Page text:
The Edit Tweet button isn’t the only new feature from Twitter that can rewrite history. The company has apparently changed the way it handles embedded tweets that have been subsequently deleted and punctured webpages on the internet.
In a blog post, IndieWeb developer and former Google Developer Advocate Kevin Marks criticized Twitter’s change, likening it to “tampering with public records.” Marks cites former President Trump’s since-deleted tweets as an example of public interest content that should remain available, adding that Twitter’s new approach to deleted embedded tweets is “troubling”.
in one tweet Eleanor Harding, a senior product manager at Twitter, responded to Marks’ concerns that the change was intended by Twitter to “better respect when people have chosen to delete their tweets.” Harding said the deleted tweet embeds would soon display a message instead of just leaving a completely blank space, which is what’s happening right now.
Marks isn’t the only one raising concerns that the ahistorical approach to old tweets will hurt the internet.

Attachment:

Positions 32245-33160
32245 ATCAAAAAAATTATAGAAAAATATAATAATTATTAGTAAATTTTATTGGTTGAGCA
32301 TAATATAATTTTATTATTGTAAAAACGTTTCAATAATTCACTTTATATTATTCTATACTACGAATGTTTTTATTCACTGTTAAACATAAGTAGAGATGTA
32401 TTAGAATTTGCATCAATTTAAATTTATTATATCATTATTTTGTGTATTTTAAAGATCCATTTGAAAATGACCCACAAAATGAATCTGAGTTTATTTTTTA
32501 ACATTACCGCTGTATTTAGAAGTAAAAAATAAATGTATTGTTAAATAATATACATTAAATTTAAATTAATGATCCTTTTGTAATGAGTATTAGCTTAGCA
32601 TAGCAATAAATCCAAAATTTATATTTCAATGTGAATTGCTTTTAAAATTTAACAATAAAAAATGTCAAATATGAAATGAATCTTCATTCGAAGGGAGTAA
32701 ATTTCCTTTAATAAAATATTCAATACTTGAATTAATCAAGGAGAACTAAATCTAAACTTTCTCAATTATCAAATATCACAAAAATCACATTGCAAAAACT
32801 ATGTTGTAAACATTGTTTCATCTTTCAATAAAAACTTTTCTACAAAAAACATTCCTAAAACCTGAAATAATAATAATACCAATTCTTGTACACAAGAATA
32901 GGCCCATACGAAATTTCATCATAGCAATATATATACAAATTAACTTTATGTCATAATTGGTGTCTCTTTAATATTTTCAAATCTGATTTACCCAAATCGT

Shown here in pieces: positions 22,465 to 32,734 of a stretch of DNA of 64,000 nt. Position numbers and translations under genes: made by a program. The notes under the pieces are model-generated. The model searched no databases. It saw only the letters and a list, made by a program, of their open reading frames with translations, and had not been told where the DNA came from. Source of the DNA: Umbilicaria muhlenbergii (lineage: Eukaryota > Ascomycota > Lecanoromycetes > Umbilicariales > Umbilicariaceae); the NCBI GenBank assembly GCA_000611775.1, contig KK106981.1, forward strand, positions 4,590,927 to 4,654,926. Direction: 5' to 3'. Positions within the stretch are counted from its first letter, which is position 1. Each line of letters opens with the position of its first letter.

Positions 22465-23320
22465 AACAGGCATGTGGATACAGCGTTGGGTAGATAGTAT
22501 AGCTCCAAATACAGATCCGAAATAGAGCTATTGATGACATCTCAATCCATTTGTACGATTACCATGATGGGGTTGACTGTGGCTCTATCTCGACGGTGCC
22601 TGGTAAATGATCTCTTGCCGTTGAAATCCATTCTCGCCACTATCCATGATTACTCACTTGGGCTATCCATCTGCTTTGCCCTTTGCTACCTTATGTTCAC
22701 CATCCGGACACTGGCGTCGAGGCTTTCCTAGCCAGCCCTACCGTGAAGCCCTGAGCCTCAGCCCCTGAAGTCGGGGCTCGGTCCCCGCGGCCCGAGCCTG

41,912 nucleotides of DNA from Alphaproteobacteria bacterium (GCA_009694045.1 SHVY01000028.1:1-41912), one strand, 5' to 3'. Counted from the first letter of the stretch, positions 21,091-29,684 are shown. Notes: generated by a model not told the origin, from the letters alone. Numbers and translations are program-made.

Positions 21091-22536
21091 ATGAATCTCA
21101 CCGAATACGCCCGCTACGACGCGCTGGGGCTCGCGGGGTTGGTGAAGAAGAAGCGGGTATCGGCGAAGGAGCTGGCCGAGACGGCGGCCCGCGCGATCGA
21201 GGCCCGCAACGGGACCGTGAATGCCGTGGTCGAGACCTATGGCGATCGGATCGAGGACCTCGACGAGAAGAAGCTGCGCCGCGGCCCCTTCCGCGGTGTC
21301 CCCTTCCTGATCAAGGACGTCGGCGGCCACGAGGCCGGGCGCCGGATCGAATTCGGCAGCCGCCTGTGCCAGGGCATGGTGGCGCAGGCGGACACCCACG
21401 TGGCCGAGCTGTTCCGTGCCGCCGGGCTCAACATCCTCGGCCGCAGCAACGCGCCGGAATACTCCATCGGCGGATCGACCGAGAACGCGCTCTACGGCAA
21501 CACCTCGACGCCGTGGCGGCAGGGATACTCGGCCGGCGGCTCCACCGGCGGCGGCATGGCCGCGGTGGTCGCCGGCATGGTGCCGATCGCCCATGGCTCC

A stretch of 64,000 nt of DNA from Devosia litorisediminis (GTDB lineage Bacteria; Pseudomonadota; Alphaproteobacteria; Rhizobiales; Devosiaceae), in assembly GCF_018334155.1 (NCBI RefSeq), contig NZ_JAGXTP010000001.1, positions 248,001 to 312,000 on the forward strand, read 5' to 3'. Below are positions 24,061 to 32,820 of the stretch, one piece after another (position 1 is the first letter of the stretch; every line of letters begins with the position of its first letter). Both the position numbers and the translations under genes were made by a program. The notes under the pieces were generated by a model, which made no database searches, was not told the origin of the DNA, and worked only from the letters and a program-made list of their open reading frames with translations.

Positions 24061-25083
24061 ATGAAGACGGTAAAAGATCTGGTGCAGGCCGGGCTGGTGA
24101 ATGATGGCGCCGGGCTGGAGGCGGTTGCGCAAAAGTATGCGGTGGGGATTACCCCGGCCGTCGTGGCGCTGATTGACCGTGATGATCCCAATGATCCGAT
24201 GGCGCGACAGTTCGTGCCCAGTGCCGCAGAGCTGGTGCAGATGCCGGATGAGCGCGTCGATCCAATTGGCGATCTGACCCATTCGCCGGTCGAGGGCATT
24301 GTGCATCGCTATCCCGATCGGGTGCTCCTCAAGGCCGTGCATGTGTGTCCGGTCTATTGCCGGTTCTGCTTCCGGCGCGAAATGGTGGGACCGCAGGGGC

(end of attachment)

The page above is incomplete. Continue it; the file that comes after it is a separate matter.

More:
“… Anyone writing on the web could have used a screenshot of a tweet or simply quoted the text, but had the assurance that if an embedded tweet is deleted, the plain text still remains.” Twitter broke that pact by changing that behavior.”
Twitter announced Tuesday that it would soon be testing editable tweets through Twitter Blue, its premium subscription service. Between the move to embedded tweets and this controversial news, the company seems to be moving toward a philosophy that puts its users’ intentions first, far above any concerns about archiving historical content. However, critics of the feature argue that giving users the ability to edit their tweets after the fact could exacerbate some of Twitter’s most persistent platform problems, including harassment and misinformation.
Much like the public reception of the once-mythological Edit-Tweet button, people will likely be divided on whether Twitter’s erasing of portions of the internet’s collective memory is a good move or an ominous step in the wrong direction. There’s a natural tension between the ethos of the “right to be forgotten” movement, which aims to empower people to have certain types of content about them deleted from the internet, and the researchers, developers, and other advocates of open information, who see the web as a living document – one that is constantly updated but never directly modified.